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Contact John Wyzalek editor of IT Performance Improvement.


Using Measurement to Identify Improved IT Performance

David Garmus

Improved performance in software development can be achieved by investing in best software development practices. This article will discuss how one organization identified improvements in their performance by collecting a combination of quantitative measures and qualitative values. The organization then utilized the results to advance their process improvement programs and improve their development practices throughout.

The desire to achieve process improvement was driven by senior level management. Management wanted results that would directly impact stated business goals and objectives, which included: reduction of project costs (mostly effort), improvement in their delivery (project duration) of software, achievement of better product quality by minimizing defects delivered and improved overall organizational performance relative to industry benchmark data points.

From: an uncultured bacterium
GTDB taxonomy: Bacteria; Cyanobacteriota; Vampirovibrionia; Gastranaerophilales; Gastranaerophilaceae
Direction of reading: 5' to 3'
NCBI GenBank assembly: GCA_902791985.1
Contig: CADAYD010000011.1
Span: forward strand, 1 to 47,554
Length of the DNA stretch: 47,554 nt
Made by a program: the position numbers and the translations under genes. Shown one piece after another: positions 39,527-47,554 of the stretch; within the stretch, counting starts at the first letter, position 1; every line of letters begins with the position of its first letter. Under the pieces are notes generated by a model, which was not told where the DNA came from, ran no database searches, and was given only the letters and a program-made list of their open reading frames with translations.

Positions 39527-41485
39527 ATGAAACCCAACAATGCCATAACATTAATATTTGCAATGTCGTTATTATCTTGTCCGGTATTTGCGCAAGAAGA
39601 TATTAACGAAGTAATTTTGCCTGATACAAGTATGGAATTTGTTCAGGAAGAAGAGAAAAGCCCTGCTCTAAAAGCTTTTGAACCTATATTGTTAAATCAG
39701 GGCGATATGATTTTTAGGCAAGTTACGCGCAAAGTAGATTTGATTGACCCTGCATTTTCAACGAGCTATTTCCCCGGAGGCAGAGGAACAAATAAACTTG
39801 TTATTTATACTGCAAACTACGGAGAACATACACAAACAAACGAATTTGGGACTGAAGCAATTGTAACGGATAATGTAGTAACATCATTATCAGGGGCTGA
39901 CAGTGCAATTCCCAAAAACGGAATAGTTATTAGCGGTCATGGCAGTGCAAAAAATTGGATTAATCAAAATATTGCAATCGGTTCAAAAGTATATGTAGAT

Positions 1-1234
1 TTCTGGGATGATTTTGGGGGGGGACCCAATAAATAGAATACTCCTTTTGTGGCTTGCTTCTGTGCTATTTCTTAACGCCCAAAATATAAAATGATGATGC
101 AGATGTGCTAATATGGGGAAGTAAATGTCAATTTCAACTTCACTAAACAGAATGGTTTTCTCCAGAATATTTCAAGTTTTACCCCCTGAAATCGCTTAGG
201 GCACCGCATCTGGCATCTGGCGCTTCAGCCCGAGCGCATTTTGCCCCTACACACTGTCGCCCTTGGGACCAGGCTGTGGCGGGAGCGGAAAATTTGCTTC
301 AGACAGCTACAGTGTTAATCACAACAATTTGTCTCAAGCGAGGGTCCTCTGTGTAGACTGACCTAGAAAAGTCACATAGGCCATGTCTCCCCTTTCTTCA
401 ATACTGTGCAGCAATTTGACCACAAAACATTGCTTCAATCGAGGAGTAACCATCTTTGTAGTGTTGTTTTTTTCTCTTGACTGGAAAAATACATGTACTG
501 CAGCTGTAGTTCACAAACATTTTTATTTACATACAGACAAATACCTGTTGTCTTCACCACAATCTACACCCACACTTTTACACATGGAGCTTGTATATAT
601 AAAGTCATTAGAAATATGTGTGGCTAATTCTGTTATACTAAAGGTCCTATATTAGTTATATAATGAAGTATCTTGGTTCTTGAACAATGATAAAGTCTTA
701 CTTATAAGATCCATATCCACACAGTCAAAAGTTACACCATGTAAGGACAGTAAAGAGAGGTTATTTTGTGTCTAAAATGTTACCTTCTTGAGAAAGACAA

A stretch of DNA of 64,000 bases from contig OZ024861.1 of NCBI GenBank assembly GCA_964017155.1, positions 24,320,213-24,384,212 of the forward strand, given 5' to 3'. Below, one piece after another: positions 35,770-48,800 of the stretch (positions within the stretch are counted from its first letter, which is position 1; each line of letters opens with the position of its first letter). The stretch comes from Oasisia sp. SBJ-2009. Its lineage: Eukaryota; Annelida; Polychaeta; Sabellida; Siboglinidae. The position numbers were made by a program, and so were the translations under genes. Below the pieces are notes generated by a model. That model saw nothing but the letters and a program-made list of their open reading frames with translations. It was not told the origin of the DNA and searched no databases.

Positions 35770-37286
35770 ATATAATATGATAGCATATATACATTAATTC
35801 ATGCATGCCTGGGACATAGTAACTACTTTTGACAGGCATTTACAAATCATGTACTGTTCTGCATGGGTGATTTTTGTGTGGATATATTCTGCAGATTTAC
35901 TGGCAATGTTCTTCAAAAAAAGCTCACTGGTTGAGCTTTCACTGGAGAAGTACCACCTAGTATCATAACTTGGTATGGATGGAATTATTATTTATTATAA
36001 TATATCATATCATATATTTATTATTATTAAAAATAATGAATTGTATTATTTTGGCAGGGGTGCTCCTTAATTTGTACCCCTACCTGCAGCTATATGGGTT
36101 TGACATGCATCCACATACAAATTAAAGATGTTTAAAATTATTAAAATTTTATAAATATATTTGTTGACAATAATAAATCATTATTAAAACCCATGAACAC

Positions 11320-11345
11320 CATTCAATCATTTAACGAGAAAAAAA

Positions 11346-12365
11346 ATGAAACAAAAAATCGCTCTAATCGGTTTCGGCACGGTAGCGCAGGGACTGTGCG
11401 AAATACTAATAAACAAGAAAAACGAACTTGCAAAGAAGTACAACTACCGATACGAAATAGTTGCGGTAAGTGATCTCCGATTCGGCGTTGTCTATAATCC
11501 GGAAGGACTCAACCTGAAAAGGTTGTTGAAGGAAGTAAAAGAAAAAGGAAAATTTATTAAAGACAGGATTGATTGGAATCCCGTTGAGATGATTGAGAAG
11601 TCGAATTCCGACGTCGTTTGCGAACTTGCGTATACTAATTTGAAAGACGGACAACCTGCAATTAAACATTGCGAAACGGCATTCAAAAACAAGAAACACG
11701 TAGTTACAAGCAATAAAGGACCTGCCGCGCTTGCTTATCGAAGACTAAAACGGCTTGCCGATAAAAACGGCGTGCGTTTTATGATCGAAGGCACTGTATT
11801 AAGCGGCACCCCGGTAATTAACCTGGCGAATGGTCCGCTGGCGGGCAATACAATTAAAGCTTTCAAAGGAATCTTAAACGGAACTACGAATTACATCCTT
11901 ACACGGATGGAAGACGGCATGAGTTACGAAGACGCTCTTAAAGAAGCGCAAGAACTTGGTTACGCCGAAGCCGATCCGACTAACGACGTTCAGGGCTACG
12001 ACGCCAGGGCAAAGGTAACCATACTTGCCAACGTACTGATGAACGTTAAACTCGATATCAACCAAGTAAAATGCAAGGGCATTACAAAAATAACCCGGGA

Their organizational strategy was to achieve these goals by defining and leveraging best practices in software development. Senior management had a well defined vision of what they wanted to accomplish, and they agreed to dedicate the resources necessary to achieve the desired results. The ability to properly set management expectations and to gain their support was enhanced by the introduction of a measurement model that objectively and quantitatively displayed the results (both good and bad) of implementing best practices.

A Measurement Model

The key to successful performance management is measurement. The inclusion of performance measurement to manage and direct decisions is becoming more commonplace. Organizations typically recognize the necessity of establishing strategic goals and objectives; however, they frequently lack an appropriate set of measures that will provide quantitative evidence that those goals and objectives have been achieved.

A basic measurement model that was advanced by the Practical Software and Systems Measurement (PSM) program suggests that an organization follow these three steps:

  1. Identify the needs of the organization
  2. Select metrics appropriate to determine whether the needs have been met
  3. Integrate measurement into the software development process

The management of this organization identified the needs of their organization. The David Consulting Group (DCG) was requested to assist the organization in selecting appropriate metrics and in creating a measurement model that would result in the quantification of process performance levels and that would provide the ability to compare internal performance measures to industry benchmark levels of performance.